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Antimatter interact with massive matter through gravity.

  1. Jul 23, 2009 #1
    How does antimatter interact with massive matter through gravity. Does it still attract? I know most antiparticles are stored using electromagnetic fields so we wouldn't see the effect of gravity, but have we ever just let one loose and seen if it falls to the earth?
     
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  3. Jul 23, 2009 #2

    DaveC426913

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    Re: antigravity

    Antimatter has gravity and interacts with gravity exactly like matter does.

    And, despite being stored in a magnetic bottle, we can still tell that it has weight. (A box containing a magnetic bottle that's suspending one kg of antimatter weighs one kg more than a box containing a magnetic bottle that's suspending nothing.)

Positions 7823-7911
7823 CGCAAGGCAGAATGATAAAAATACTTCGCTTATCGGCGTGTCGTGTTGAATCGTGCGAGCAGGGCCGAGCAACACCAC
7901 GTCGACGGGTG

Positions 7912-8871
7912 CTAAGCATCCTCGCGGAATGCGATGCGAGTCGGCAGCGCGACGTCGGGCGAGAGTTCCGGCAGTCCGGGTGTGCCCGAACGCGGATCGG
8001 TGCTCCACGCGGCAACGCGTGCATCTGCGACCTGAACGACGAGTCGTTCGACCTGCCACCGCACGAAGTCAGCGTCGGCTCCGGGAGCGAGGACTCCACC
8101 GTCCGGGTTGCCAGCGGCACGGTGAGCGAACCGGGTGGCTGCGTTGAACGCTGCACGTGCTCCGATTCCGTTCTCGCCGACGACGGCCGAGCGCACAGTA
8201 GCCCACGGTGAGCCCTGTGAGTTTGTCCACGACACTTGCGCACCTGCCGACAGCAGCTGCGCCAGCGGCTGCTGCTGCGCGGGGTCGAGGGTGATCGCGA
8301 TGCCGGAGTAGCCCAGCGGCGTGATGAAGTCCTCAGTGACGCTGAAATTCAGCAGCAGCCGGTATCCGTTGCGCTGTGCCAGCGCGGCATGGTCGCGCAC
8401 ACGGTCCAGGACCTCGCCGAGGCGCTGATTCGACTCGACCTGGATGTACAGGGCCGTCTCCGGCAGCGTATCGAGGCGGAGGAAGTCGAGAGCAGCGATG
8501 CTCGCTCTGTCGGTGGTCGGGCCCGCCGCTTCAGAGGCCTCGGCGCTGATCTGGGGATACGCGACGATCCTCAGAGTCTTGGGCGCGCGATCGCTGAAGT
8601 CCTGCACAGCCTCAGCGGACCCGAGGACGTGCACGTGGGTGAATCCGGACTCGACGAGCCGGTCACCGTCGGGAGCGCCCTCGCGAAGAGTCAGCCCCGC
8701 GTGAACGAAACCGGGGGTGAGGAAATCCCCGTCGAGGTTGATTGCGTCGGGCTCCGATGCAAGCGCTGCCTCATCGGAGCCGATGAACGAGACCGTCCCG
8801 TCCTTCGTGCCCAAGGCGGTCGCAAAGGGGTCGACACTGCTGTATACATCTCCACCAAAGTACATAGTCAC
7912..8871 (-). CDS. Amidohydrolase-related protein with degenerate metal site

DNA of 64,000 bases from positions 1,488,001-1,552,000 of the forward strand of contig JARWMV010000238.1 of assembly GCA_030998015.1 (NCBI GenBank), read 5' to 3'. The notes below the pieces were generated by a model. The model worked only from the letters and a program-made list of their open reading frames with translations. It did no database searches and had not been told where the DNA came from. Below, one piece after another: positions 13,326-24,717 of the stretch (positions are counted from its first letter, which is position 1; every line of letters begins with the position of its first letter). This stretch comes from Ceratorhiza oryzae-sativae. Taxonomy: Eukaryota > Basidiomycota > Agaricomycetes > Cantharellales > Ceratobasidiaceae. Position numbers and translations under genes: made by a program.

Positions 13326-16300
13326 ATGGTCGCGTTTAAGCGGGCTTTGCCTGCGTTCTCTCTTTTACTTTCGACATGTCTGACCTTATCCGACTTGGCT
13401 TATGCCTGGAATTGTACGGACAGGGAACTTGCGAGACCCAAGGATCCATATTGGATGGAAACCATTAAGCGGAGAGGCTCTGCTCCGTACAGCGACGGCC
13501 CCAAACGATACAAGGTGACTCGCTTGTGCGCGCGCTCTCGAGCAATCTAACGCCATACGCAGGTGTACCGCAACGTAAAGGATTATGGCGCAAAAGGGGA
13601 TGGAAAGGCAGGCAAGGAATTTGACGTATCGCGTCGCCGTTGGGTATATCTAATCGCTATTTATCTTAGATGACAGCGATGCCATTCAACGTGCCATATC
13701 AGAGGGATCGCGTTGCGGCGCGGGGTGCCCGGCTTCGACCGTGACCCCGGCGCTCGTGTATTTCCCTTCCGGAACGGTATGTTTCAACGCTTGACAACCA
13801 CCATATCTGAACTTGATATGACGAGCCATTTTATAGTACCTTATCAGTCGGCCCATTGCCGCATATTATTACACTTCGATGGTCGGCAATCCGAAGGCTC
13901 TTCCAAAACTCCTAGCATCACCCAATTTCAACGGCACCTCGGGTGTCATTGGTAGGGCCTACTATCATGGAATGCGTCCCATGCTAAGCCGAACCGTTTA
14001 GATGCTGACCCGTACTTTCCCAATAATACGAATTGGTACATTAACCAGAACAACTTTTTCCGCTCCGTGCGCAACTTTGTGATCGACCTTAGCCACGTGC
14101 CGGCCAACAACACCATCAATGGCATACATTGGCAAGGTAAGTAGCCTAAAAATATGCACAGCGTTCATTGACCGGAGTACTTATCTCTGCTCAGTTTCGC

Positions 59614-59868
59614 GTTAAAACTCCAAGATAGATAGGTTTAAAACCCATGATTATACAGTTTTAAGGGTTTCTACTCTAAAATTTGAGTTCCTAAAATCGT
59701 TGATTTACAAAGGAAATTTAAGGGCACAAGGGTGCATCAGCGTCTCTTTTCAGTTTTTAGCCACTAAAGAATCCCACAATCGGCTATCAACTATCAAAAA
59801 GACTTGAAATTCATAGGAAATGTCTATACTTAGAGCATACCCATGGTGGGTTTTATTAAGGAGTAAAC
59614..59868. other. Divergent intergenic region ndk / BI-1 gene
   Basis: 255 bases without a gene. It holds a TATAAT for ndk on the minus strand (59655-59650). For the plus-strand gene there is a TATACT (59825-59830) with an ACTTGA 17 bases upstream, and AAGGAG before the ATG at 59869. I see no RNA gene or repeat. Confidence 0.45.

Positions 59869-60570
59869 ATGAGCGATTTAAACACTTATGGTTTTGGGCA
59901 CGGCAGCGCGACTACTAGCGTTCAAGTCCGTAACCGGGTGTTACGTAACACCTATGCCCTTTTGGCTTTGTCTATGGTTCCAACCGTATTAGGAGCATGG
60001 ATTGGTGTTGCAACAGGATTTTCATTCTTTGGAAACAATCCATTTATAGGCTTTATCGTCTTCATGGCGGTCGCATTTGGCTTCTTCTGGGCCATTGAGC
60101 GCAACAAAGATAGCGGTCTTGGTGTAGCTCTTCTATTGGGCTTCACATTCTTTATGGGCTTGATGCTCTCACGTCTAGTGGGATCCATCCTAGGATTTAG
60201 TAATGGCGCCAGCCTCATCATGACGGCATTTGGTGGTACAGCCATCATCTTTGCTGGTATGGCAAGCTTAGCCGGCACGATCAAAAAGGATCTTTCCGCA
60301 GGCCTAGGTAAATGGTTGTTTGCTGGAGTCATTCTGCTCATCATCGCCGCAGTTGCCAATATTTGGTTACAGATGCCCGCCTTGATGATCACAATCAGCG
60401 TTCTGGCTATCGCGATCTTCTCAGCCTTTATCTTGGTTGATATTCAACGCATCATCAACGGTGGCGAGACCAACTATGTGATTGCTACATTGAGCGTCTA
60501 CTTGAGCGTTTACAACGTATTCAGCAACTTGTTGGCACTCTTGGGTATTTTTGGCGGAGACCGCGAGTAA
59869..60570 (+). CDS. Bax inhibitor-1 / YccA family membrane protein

Last edited: Jul 23, 2009
  4. Jul 23, 2009 #3
    Re: antigravity

    antimatter behaves in every way like normal matter in terms of gravity. They just have the opposite charge relative to the normal species (i.e. positrons have +e charge where electrons have -e charge). You may be confusing anti-matter with dark matter which are very different things. We see anti-matter all the time and, these days, there's really nothing particularly exotic about it.
     
  5. Jul 23, 2009 #4

    DaveC426913

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    Re: antigravity

    erm... You lead a much more exciting life than most of us...

    atw*:"...it would take two billion years to produce 1 gram or 1 mole of antihydrogen..."

    *according to wiki
     
    Last edited: Jul 23, 2009
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